In the 1970s Tanzania had ten million people, but by 2048 you say there will be 160 million people. Is there room for wildlife in a world where the human population is growing at such rates?
There’s a huge challenge confronting conservation in Africa. The human population is growing so fast, unlike the rest of the world, where it has slowed down.
If the Tanzanian population does reach 160 million people in the next few decades, as predicted, I don’t see much hope for the conservation of many of the large habitats we see for the African lion today, unless there is an enormous change in attitudes.
One is to construct wildlife-proof fencing to separate people from animals and prevent elephants or lions from causing damage to crops and livestock. It would also serve as a permanent boundary that says, the land inside this fence cannot be converted to agriculture. Without a fence, we’re seeing a huge loss in habitat in Tanzania and enormous losses in the numbers of elephants, and probably lions.
You are one of the few non-French people to be allowed into the Chauvet caves in France. Take us inside that experience.
If the Tanzanian population does reach 160 million people in the next few decades, I don’t see much hope for the conservation of large habitats for the African lion.
It was a profound experience for me and one of the high points of my entire existence. I was invited by the head of the investigative team, who felt that because the art focused on certain species, they wanted experts to help interpret what the paintings might mean. They had previously asked a bison expert, so they invited me to help them with the lion paintings.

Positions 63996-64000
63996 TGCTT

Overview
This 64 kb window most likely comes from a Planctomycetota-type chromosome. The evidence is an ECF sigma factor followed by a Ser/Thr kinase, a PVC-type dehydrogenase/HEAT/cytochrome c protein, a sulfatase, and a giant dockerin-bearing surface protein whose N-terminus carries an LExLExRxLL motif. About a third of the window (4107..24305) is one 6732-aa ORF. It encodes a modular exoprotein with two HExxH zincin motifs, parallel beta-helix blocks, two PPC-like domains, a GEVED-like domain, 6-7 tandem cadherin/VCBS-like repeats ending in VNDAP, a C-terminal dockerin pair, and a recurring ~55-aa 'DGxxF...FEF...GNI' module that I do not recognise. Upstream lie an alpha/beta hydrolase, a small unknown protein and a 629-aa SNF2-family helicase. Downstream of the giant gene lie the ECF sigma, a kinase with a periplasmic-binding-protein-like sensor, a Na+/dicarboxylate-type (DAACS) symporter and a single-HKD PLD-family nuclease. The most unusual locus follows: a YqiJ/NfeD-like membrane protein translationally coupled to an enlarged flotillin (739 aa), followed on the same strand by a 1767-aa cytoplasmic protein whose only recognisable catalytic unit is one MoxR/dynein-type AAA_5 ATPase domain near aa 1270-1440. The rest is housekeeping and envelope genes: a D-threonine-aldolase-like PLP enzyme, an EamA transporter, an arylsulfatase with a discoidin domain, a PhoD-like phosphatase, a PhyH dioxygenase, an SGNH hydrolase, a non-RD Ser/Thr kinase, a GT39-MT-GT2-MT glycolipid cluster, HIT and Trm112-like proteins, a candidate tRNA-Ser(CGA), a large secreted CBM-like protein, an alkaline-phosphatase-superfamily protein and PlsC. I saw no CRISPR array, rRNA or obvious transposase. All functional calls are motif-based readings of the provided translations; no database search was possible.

The paintings are so vibrant and alive, and yet they’re incredibly old. They were also clearly painted by people who watched in detail how lions interacted with each other and with their prey. I felt an extraordinary kinship seeing that interest in the behavior of lions expressed so beautifully on the cave walls.
On one wall, there’s an extraordinary painting of two lions. One is standing with its ears back in a way that makes it clear it’s the more dominant individual. The subordinate one is crouched down, snarling. I’ve seen that behavior when there is an encounter between different prides, and the detail conveyed in that painting took my breath away. It’s like, my God! these animals were under observation by people 36,000 years ago.
When I watch lions, I watch them from a Land Rover or through binoculars. These people didn’t have glass, they didn’t have wheels. But this scene was clearly observed by a very sensitive, insightful artist, who must have seen them from fairly close range.